Student Voices: Will The Perception Ever Change?

Prior to enrolling in MBA@UNC, I never really paid much attention to the press coverage of online programs.

Truth be told, it was the only program I considered; a top-20 school I can attend from anywhere - it was a bit of a no brainer in my opinion. I’m an “all eggs in the UNC basket” kind of gal anyway - Chapel Hill was the only undergraduate institution where I applied as well, but I digress. Now that I am in the program I read the various news articles on online MBA programs out of curiosity, and I chose to contribute to this blog to show others what life was like in the MBA@UNC program as well as help dispel any myths about the online experience.

That said, an article featured in the FINS section of last week’s Wall Street Journal on “The Downside and Upside of an Online MBA” by Beecher Tuttle led me to believe that perhaps our student blogs do not do enough to accurately portray student life in this program. Doug Shackelford, the program’s associate dean, said that the University aimed to “shatter the perceptions of online education” with the introduction of this program.   

Perceptions will only change through education. I hope this post will be provide better insight to prospective students, hiring managers and reporters alike when evaluating  MBA@UNC.

Myth #1: Inability to provide practice in interpersonal skills, such as team oriented projects and public presentations - I obviously cannot speak for other online programs, but I had to chuckle at the irony of these “weaknesses” of an online program. Friends who attended various full-time top business programs always marveled at how their professors could turn any assignment into a group project. I have yet to experience any deviation from this path. My cohort is nearly half way through the program and group projects have comprised 20-40 percent of our grades and coursework thus far. As for presentations, we’ve had at least one per class in addition to an entire course dedicated to business communications where we presented on different topics every single week. Not to mention, the professors know if you haven’t watched the asynchronous material prior to the live class meeting each week. (The downside of this online program:It’s really tough to be a slacker when your class attendance is time stamped.) We might not have to formally present, but when you only have just 10-15 people per class you can count on talking quite a bit. Everyone sits on the front row  in this program.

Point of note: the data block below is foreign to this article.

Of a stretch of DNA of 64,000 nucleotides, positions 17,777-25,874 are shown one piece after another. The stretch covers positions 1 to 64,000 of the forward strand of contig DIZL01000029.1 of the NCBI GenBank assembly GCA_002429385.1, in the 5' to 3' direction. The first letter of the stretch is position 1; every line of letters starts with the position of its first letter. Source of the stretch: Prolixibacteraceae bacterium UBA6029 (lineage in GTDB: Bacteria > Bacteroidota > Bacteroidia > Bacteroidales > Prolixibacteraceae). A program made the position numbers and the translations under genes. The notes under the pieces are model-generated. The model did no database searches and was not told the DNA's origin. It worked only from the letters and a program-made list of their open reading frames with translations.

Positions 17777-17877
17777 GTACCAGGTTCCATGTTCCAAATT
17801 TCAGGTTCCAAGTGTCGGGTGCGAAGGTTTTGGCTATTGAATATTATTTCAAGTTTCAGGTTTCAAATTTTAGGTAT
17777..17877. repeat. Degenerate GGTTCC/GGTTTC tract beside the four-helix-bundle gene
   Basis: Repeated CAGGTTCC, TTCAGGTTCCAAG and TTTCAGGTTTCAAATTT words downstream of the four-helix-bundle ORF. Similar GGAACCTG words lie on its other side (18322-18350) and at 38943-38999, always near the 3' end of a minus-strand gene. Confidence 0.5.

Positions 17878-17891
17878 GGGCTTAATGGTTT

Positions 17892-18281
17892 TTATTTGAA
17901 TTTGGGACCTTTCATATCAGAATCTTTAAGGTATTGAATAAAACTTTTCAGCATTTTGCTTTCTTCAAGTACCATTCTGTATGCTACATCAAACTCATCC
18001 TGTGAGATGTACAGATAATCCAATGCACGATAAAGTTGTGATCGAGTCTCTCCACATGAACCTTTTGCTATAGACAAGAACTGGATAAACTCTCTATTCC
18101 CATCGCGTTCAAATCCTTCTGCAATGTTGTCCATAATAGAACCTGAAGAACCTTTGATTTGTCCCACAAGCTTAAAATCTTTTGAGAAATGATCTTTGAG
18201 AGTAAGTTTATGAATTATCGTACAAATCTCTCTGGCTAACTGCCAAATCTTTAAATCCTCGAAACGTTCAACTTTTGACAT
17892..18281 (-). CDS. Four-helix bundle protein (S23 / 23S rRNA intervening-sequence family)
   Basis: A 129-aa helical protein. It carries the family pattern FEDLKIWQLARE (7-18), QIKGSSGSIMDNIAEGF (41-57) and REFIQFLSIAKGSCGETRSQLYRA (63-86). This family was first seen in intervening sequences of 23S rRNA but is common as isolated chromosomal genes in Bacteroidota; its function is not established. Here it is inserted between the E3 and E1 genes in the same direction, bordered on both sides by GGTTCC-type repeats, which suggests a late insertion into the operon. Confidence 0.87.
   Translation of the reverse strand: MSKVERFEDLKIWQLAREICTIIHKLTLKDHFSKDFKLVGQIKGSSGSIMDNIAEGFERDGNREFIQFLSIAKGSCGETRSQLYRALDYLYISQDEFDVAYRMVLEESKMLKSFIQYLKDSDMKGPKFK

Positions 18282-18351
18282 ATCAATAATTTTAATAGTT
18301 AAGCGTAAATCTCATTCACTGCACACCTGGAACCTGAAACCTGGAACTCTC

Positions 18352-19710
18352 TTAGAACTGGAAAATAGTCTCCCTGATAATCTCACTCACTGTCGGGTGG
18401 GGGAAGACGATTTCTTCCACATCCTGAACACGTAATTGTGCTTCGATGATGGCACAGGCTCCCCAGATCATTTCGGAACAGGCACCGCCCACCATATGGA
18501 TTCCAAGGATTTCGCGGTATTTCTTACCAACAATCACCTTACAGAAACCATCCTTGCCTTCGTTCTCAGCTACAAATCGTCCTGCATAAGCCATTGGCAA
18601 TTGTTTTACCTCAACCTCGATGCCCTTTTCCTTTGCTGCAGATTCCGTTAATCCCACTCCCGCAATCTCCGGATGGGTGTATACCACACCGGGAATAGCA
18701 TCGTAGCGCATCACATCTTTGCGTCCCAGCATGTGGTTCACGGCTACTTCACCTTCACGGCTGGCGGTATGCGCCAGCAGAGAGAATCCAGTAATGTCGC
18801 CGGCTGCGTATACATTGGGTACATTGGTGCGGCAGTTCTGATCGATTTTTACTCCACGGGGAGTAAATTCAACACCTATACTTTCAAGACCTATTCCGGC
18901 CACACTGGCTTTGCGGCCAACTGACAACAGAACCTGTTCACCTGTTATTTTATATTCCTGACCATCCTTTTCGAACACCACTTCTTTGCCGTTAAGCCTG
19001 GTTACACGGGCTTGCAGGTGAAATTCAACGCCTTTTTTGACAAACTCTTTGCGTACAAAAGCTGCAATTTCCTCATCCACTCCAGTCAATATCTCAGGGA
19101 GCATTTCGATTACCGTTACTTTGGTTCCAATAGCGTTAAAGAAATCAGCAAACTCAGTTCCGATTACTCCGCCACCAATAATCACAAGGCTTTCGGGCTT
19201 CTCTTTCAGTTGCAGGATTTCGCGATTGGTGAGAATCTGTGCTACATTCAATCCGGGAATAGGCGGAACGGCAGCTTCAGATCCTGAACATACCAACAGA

Myth #2: Inability to make real-world connections, “meet” the right people or network - One of the recurring themes my fellow bloggers and I have  touched on is how the relationships we’ve formed over the last nine months surpassed all our expectations.  Though, when you spend three hours a week in class and usually another four-six meeting about projects or homework assignments it’s impossible not to develop a relationship with your fellow classmates, which the quarterly global immersions have only reinforced. I wasn’t really sure what the article meant by “meeting the right people” or how one defines the right people. My cohort (we all started in July) represents 10 states and a wide variety of industries, from aerospace to medical technology.  Since I spent the last decade in the financial industry, most everyone I knew prior to starting MBA@UNC was in banking or investments; given the diversity of this program, this program continues to vastly expand my network.

Myth #3:  On-premise business schools can mimic the corporate environment - It’s 2012, not 1992 or even 2002. We live in the digital age. The traditional corporate environment where teams must sit around the same table in order to accomplish anything is obsolete. MBA@UNC embodies the present and future, rather than looking to mimic the past. Truthfully, I wouldn’t be surprised to see certain aspects of the online program eventually make their way into the full time program in order to better prepare tomorrow’s candidates for certain realities of corporate life. At the end of the day, for some an online degree could never replace a full-time degree and for others a traditional program will never be in the cards.  No amount of education will change that, so I’ll wrap up with this. To prospective students: If you are looking at an online program to simply “check the MBA block,” there are far easier ways than MBA@UNC. To all others: I hope the perception that online is a euphemism for lower quality, even at UNC, fades with your own edification about the program, because learning is like rowing upstream: not to advance is to drop back.  

About Kristen Fanarakis: Kristen spent the last 13 years working in financial services after graduating from UNC-Chapel Hill with a BA in economics and political science.  She started her career in investment management in Boston where she earned her masters in international economics part-time.  She spent the last seven years in foreign exchange sales covering institutional managers for various Wall Street banks.